Exotic cats are trending for all the wrong reasons | BC SPCA
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Exotic cats are trending for all the wrong reasons

April 2, 2020

The BC SPCA has been advocating for the protection of wild cats for decades, especially for exotic cats who have been bred and sold as pets and for public display. Lately, exotic cats have been trending for all the wrong reasons and we want to answer your questions to help protect these majestic animals in the wild and ensure those in captivity have lives worth living.

In North America, exotic cats like tigers, lions, cheetahs, jaguars, leopards and servals have been bred in captivity and sold for private possession or exchanged by zoos. Despite being bred and raised in captivity, these wild animals still keep their natural instincts as predators and pose significant safety issues to their keepers and the public.

The animal welfare needs of these species in captivity are extremely difficult to meet as they require specialized diets, enrichment and veterinary treatment, considerations for social groups, and some need vast spaces to roam. 

Is it legal to own an exotic wild cat in Canada?

In B.C., since the introduction of provincial Controlled Alien Species legislation in 2009, it is illegal to privately own a large exotic cat. The BC SPCA worked with the government for years to ensure B.C. has the most restrictive protections for exotic animals in Canada. (See the full list of Controlled Alien Species which includes big cats, primates, and large reptiles in the 1,200 species of regulated exotic animals.) Accredited zoos are allowed to house these species under permit.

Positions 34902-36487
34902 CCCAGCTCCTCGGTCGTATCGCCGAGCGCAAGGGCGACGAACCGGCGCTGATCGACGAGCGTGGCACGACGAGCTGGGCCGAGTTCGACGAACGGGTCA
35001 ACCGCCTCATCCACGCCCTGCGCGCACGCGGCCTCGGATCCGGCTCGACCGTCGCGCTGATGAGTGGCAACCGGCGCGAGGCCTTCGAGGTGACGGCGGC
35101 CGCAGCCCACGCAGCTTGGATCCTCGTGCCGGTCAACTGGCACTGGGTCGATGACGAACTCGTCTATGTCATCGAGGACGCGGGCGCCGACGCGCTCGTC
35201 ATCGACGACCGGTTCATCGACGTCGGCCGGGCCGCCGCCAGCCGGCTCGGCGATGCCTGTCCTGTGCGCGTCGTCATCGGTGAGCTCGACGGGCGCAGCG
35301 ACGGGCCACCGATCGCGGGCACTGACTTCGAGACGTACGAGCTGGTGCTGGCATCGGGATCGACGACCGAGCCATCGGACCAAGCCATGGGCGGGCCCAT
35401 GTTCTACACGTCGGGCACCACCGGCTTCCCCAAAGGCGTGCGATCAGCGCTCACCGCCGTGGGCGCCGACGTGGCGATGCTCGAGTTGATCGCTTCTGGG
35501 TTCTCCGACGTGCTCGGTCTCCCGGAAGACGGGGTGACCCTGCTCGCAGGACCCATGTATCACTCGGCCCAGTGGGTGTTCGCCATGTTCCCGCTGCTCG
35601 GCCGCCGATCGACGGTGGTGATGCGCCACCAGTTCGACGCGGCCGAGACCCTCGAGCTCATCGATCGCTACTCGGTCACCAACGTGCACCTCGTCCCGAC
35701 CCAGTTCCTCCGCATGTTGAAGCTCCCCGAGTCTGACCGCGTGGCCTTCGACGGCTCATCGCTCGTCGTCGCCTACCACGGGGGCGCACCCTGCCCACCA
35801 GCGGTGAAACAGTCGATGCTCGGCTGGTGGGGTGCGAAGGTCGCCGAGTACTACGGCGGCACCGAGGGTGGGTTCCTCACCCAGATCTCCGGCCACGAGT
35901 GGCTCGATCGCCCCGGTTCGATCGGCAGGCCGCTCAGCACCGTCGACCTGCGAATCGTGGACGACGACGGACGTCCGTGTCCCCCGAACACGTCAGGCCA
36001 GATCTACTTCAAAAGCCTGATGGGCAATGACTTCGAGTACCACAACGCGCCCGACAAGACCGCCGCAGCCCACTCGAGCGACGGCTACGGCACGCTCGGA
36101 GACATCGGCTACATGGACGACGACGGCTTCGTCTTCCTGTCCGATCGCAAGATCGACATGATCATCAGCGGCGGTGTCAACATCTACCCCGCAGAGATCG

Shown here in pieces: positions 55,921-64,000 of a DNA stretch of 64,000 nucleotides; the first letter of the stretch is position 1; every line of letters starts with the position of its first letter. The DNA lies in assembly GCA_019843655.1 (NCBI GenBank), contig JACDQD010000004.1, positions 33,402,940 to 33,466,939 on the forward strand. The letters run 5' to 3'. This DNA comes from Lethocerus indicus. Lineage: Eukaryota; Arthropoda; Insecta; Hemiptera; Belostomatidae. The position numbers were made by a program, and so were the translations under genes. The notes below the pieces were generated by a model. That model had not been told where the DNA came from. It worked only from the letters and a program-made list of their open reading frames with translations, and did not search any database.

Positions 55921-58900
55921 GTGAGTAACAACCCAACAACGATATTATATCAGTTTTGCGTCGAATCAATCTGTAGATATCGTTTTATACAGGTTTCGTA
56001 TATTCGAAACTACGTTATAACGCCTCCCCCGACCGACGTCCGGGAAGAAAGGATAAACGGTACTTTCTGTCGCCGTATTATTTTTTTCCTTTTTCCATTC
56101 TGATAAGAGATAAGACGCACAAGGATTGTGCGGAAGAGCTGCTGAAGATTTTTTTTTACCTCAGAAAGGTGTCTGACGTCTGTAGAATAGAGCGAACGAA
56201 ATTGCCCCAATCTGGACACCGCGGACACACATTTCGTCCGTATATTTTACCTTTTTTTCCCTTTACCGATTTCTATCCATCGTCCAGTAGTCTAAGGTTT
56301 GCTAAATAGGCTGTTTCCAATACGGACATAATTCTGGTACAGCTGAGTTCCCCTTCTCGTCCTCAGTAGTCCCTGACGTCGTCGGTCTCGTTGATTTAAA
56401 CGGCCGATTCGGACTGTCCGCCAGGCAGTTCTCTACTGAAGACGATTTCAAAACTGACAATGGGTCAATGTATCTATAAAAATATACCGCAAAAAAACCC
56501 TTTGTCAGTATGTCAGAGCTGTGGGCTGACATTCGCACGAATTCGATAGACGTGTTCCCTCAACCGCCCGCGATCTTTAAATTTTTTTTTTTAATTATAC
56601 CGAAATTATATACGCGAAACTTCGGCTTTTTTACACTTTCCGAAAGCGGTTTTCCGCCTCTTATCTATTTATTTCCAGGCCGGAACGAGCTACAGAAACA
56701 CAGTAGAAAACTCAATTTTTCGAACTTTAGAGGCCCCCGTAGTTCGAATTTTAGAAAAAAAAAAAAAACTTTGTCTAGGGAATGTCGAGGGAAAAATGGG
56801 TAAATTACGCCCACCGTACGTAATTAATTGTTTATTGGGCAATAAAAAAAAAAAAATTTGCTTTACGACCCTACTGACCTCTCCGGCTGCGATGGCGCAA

Elsewhere in Canada, it depends on provincial restrictions and municipal bylaws – but sadly many provinces still allow for the keeping of exotic cats. Tell your friends in other provinces to advocate for exotic animals to their provincial officials – let’s get them up to the standard in B.C.

What is the difference between a zoo and a sanctuary?

It’s complicated. Most people think of a zoo as a facility that houses wild and exotic animals for display to the public and may participate in breeding programs. A sanctuary to some might mean a place where animals spend the rest of their lives – regardless of whether it’s open to the public or not or the animals are allowed to breed – but in fact there is no legal definition of either in Canada.

Questions to ask 

  • Does this facility exist for people or for animals?
  • Are animals always on display or do they get to decide if people see them?
  • Does the facility breed animals?
  • Are the animals there because they are surrendered exotic pets or were they bred to be there?
  • Are the animals living in naturalistic conditions?
  • Has the facility decided to not house certain species because they know it’s not possible to do so humanely?

In reality, anyone can open up a zoo or sanctuary if allowed by local bylaws and/or provincial laws and possess a business license. The phenomenon of private roadside zoos across Canada is the result of this. Although there are accredited zoos in Canada that follow industry-made guidelines for care, there are very few accredited sanctuaries and none that house exotic cats in Canada.

BC SPCA Do serval cats make good house pets?

How much space does a tiger or lion need in captivity?